Metallic foreign bodies tend to enter the eyes of those who operate high-speed grinders without goggles or those using a hammer and chisel on metal without eye protection. These injuries might seem slight at first and sometimes patients do not attach much importance to them. Any such eye injury with this occupational history warrants an X-ray of the eye. When ferrous metals remain in the eye they can cause immediate infection, or at a later date the deposition of ferrous salts, in a process known as siderosis. This can eventually lead to blindness of the eye. Other metals also tend to give reactions, particularly copper and for this reason the metallic fragment should be removed (Figure 16.4). This is achieved either by using intravit-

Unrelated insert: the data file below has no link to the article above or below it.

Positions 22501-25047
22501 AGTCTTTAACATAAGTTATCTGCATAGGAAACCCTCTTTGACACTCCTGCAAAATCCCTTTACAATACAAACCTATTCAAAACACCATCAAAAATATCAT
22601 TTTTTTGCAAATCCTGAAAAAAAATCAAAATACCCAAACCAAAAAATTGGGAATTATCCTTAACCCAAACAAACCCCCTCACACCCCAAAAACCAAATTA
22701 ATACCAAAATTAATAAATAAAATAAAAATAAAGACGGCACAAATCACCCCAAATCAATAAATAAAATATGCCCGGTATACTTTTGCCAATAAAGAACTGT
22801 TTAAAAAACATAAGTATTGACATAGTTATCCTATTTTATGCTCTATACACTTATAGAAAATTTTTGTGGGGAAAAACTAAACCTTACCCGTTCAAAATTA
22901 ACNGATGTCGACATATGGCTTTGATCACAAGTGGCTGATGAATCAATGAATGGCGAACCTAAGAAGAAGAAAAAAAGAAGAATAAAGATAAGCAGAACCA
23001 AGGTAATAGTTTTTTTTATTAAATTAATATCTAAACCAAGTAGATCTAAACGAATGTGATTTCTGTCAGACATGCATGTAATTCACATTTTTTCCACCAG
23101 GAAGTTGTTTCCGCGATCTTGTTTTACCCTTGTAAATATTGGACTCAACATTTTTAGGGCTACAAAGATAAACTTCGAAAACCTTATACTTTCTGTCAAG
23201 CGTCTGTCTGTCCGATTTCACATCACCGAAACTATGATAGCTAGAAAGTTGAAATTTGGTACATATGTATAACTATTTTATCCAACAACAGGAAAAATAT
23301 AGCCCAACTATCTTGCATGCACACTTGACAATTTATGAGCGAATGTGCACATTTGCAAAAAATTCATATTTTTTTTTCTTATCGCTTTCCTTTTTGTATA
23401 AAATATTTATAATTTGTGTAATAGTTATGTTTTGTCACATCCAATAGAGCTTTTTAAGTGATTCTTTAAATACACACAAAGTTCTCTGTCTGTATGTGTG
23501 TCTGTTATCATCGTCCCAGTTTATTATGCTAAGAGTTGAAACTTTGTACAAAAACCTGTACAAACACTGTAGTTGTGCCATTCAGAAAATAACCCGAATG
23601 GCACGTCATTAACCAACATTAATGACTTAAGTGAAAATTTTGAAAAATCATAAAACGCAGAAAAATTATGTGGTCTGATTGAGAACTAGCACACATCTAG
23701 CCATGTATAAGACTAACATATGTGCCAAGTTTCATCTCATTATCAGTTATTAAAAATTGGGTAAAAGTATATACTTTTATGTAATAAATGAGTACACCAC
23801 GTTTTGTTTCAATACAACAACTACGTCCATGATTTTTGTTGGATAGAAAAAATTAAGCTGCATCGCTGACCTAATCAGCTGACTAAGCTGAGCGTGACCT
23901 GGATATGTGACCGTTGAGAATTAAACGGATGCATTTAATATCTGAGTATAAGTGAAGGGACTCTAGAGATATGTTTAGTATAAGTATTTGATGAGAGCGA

reous forceps under microscopic control or using a magnet. The exact surgical technique is planned beforehand once the foreign body has been accurately localised in the eye. Airgun pellets cause particularly severe eye injuries and the eye is often lost because of the extensive disruption at the time of the injury. Some intraocular foreign bodies, such as glass particles or some alloys, might be tolerated quite well and a decision could have to be made as to whether observation is preferable in the first instance. This especially applies when the sight of the eye remains good. When a foreign body is not to be removed immediately, many ophthalmologists would insert intravitreal antibiotics as a prophylactic measure against endophthalmitis. When a foreign body is found lying deeply in the cornea, its removal can result in loss of aqueous and collapse of the anterior chamber. It is prudent to arrange that removal should be done under full sterile conditions in the operating theatre, where the corneal wound can be sutured if necessary.
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